Then they went away greatly rejoicing because they understood the words that were declared over them (v. 12).

I know personally when I am weeping after reading God’s Word it’s because I’ve seen how sinful I am and how merciful He is, bringing me to my knees.

These people were receptive and attentive to God’s Word. They wanted to hear it. Their lives were changed this day after hearing the Word. Only God’s Word was presented. So simple yet so complex.

I’m fearful that in our churches today we are looking for entertainment. When we come to church focused on looking to Jesus instead of looking to be entertained, we will then realize He is all the “entertainment” we will ever need.

The same is true in our daily lives. A life lived with Jesus is the most exciting life you’ll ever live. Each day is a new adventure with Him. Get in His Word. Dive deep into His Word.

“All Scripture is given by inspiration of God, and is profitable for doctrine, for reproof, for correction, for instruction in righteousness, that the man of God may be complete, thoroughly equipped for every good work.” (2 Timothy 3:16-17)

This doesn’t say Scripture is given to make me feel good and happy. It’s for reproof, correction, and instruction.

If I’m honest, I don’t want to be corrected. But correction from God is sometimes what we need.

  • How are we responding to correction from God’s Word?
  • Are we bowing down in reverence to the Lord and falling to our knees, or are we putting up a wall of pride?

 The author of the book, “Missional Motherhood”, gives a description of how we come to God’s Word:

We view it like a vending machine. We just come to it for a little snack, when we just need that “pick-me-up”. But what comes out of those vending machines? Junk.

Sure, it may fill you up for a little while, but after you’re constantly filling yourself up with junk, it doesn’t do your body any good.

We take a machete to God’s Word missing Him altogether. We’re missing Him because we cut up God’s Word to find what we want it to say about our current situation.

We shouldn’t revolve God’s truth around our lives. Our lives should revolve around God’s truth.

 “I love that it was the simple opening of the Word that drew such a gathering  and aroused such a dynamic response of worship. Oh, the simplicity. The Israelites weren’t looking to be entertained, checking their watches to see if it’d hit noon yet. They weren’t critiquing the song selection, examining the children’s program, or bummed that this week’s drama didn’t top the week before’s. I am not taking a shot at any of the many wonderfully different ways we do church. I’m just wondering how many of us would show up for only the reading of the Bible. Is God’s Word no longer enough?”-Kelly Minter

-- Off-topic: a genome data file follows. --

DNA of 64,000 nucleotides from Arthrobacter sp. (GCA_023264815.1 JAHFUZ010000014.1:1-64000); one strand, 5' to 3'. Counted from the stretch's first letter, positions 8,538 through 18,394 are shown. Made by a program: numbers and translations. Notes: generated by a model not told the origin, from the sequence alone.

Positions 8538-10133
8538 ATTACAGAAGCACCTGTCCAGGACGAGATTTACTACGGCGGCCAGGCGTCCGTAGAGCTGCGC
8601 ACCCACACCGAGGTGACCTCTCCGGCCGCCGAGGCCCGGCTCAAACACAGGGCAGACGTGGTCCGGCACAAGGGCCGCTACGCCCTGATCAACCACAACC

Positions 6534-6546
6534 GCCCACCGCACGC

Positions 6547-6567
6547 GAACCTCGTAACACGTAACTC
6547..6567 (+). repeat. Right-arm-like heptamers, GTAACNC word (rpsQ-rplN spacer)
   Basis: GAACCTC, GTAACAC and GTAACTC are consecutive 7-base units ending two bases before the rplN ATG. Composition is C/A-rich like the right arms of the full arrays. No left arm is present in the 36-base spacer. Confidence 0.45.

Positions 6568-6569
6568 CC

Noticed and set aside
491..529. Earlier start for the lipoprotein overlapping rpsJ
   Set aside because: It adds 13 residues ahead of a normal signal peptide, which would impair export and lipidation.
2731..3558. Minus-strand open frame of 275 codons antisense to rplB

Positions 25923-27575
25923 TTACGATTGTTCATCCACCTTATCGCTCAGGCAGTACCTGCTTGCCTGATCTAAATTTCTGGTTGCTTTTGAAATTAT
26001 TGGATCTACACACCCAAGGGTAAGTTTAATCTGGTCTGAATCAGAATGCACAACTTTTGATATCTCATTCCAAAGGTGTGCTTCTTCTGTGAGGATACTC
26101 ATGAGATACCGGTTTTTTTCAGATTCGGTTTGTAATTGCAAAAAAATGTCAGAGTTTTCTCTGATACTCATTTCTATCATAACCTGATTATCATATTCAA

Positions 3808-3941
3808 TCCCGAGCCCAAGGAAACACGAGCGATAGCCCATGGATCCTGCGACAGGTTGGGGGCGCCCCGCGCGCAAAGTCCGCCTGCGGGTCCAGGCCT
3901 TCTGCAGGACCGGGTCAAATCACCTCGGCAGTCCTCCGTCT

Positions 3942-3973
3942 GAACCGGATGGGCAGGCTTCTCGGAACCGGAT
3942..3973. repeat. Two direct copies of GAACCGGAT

May we fall in love with God and His Word and let it consume us from the inside out.

Does it really matter if I pray?

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The truth is: any moment spent in the presence of God is NEVER a waste!

If I’m honest, I have questions about praying. What is praying doing? Is it making a difference? Does it really matter if I pray? Maybe you’ve had these questions as well. Maybe you haven’t and I’m alone in this thought process. I’m in a season where it’s hard to get alone and pray as I homeschool my five-year-old and have a three-year-old, and quiet time is scarce, but yet I pray to the Lord all day. Maybe you can relate. “Lord, help me!” This is my daily, consistent prayer. Sometimes that’s really all I can get out. My mindset changed after the Holy Spirit revealed the answer to these questions. I want to share what He revealed, hoping His Words offer you as much encouragement on this topic as they did to me.

Look up Exodus 32-1:14 if you have time. If you don’t, I’ll give you a quick summation. Moses was up on the mountain with God for 40 days. The Israelites were growing impatient. They came up with their own idea of what they could worship and ran the idea by Aaron, second in command, who affirmed it. They took all their gold jewelry and made a golden calf out of it. This is what they worshipped. They even had a party, but not a fun one, one that actually mocked the Lord. God relays to Moses on the mountain what is taking place and tells him He is going to pour out His wrath on the Israelites. Even if you don’t know what the word wrath means, you don’t have to look it up to know that it just doesn’t sound too appealing. Enter Moses who pleads and intercedes on their behalf.

This is what I want to look at, Moses interceding on the behalf of the people. God so graciously allowed Moses to intercede on their behalf, which He has given Christians the same opportunity to intercede for others now. He withheld from pouring out His wrath. Now, did God change His mind? God’s character and His view on sin will never change. “But He can and does change how He responds to individuals or nations based upon prayer, repentance of the people, and compassion. (Amos 7:1-6; Jonah 3:9-10; Judges 2:18)” (Steve Gaines)

This may sound familiar. There was another Man who interceded on our behalf on the cross; Jesus. “Father, forgive them, for they do not know what they do.” (John 23:34). The difference: Jesus took the wrath upon himself. God’s wrath did eventually have to be poured out for all of mankind, and the One who knew no sin became a sin offering for us (2 Cor. 5:21). He consumed all the wrath, the wrath that we so deserve. But this was one prayer. ONE.

Moses’ prayer was prayed on behalf of the Israelites. What would have happened had Moses not interceded on their behalf? Better yet, what would have happened had Jesus not interceded on our behalf?

We are very much like the Israelites. We get tired of waiting, so we take things into our own hands and create our own idea, our own plan. We want a quick fix for right here and right now. But that doesn’t really work out too well does it? They made a mockery of the Lord while doing this, and so do we. When Jesus was on the cross, guess what the people were doing. They were mocking him. And yet, he still interceded on our behalf.

In a season where I questioned prayer, the Holy Spirit so graciously showed that ONE prayer made a difference. Don’t think your prayers are in vain, or empty words. You never know what your prayers could do for someone else. Who are you praying for? What are you praying for? Praying for others is hard work. Paul used the words laboring fervently, or wrestling to describe praying in Colossians 4:12. It’s not our words, but the drawing of the Holy Spirit to lead us to pray, and Jesus still interceding on our behalf in heaven (Romans 8:34).

“You will only live a life as bold as your prayers.” (Beth Moore)

Pray BOLD prayers! You have not because you ask not (James 4:2).